Flummox- “Phlummoxygen”

Flummox- "Phlummoxygen"

Bands that defy tradition are bands that warrant attention. When something strikes the listener as “weird,” it’s going to leave a mark. Whether enjoyed or not, most people remember the bands that tickle a certain nerve. In high school, I was the kid who devoured bands that sustained themselves from the spring that spawned Primus and Mr. Bungle. Whether it was the billion-stringed bass-driven funk of Nuclear Rabbit, the homemade instruments of the innovative Sleepytime Gorilla Museum, or even just the spastic rock opera-influenced hardcore of Look What I Did, I was constantly seeking out the oddballs. These weren’t the bands you could simply use to start a mosh pit, these were the bands that you really had to listen and focus to appreciate, or at least it seemed that way at the time. In retrospect, while this handful of bands have endured and are still enjoyable to me, a lot of what I worshiped at the time was simply silly for the sake of being silly. With this in mind, I find myself over a decade later listening to Phlummoxygen, the debut album from Tennesseean trio Flummox and I’m pondering the place of weirdness in experimental and heavy music.

Let’s start things off on a relatively obvious note: if this album was not good, I wouldn’t feature it. Plain and simple, I’m not going to waste my time reviewing bad music when I already have to overlook so much good music as it is. Still, with an album like Phlummoxygen on my hands I’m finding myself perplexed. It’s enjoyable, clever, and highly endearing, yet I feel like my own fascination with the stranger side of music has brought me to a point where I’m either jaded or simply expect more of bands these days. In high school this would’ve sat proudly between my Dillinger Escape Plan and Lye By Mistake albums, and honestly, the bizarrely bouncy sounds here still hit a sweet spot for my heart, but this isn’t going to be for everybody. Songs like “Didja Know?” and its cousin “¿Didja Español?” might work for people like me who listen to The Residents in our free time but probably will leave some people scratching their heads. Still, a big part of the album’s charm is in these songs, and the elements in the heavier songs that might have sounded out of place make more sense when the listener can tell that the band has tongue firmly in cheek at even the most aggressive moments. It’s especially interesting to me that Flummox spends so much time locking into solid grooves before deviating into silliness. I don’t think that they display goofiness for the sake of being goofy; it’s quite clear that these three fellas are quite talented and having a wonderful time playing together. Still, I think that the album works best when the absurdity is dialed down a bit and channeled into funky grooves that blend into the more rock and metal oriented sounds, like on the seriously fun “Custodian Ralph” or the seemingly endless anthem that follows in “Ancestors: Earth Removal.” In general, these songs sound like they were lifted out of context of time and space, as these guys could have easily been successful in the early nineties alongside the many funk-infused Bungle peers or as creepy relatives to the growing math metal scene that developed towards the beginning of the aughts.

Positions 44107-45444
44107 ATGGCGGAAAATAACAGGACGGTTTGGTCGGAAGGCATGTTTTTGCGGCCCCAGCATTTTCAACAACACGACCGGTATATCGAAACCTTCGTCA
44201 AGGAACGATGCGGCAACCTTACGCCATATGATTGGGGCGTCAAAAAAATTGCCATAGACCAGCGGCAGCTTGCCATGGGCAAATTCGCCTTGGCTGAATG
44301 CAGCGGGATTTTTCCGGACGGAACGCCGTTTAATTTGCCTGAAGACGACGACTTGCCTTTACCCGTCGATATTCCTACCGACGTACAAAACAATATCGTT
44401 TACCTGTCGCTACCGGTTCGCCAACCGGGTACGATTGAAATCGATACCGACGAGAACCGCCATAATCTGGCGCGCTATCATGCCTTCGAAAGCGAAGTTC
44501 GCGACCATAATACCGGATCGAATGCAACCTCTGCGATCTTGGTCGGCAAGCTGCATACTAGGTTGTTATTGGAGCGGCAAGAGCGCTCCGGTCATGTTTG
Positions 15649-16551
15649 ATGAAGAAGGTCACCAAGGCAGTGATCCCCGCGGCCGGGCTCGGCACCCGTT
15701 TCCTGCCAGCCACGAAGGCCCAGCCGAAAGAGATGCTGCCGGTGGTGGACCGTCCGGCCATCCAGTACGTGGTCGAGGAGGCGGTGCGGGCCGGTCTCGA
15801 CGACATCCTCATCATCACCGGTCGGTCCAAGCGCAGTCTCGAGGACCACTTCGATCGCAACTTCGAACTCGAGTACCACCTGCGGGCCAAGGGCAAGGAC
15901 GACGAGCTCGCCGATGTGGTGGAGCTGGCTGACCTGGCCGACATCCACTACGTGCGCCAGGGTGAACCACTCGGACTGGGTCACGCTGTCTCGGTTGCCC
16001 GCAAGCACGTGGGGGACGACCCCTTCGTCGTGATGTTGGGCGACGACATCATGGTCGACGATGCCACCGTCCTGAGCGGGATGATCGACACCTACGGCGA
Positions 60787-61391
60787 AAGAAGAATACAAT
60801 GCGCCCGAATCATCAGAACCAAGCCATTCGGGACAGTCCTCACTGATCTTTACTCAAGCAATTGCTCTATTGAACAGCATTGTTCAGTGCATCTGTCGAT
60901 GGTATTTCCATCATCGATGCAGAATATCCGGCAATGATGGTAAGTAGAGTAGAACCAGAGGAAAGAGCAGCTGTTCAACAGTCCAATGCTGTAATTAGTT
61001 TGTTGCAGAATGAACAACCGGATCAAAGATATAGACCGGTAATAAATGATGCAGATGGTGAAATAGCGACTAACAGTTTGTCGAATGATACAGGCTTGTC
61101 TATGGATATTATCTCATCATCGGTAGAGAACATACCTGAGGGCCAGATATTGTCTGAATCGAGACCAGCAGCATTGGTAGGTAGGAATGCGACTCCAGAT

With a tape coming out this Spring on Tridroid Records (no exact date given yet, but I’ll update this when it’s announced), it’ll be interesting to see how the heavy metal community (to which the label primarily caters) will react. This is by no means the label’s only left of center release and will likely win over new fans aplenty for band and label alike, but I feel that it’s going to hit home with a particularly niche fanbase instead of achieving widespread success. Is this a bad thing? I really don’t feel so, as many of my favorite acts have existed on the fringes of “cult act” status instead of being big stars. Still, I really hope that there are enough people willing to get flippy floppy with Flummox, because I’d love to see some good-spirited funky eccentricity breaking out amid the trend of very serious metal acts reigning supreme. If we can’t all have a bit of fun sometimes, is it even worth it anymore? Flummox doesn’t seem to think so, and I’m damn glad they exist. The songs “Flummoxing Act I,” “Custodian Ralph,” “Planet Cancer,” and “Flummoxing Act II” can be heard on the band’s ReverbNation page, but that site doesn’t allow me to embed so you’ll have to click through for samples.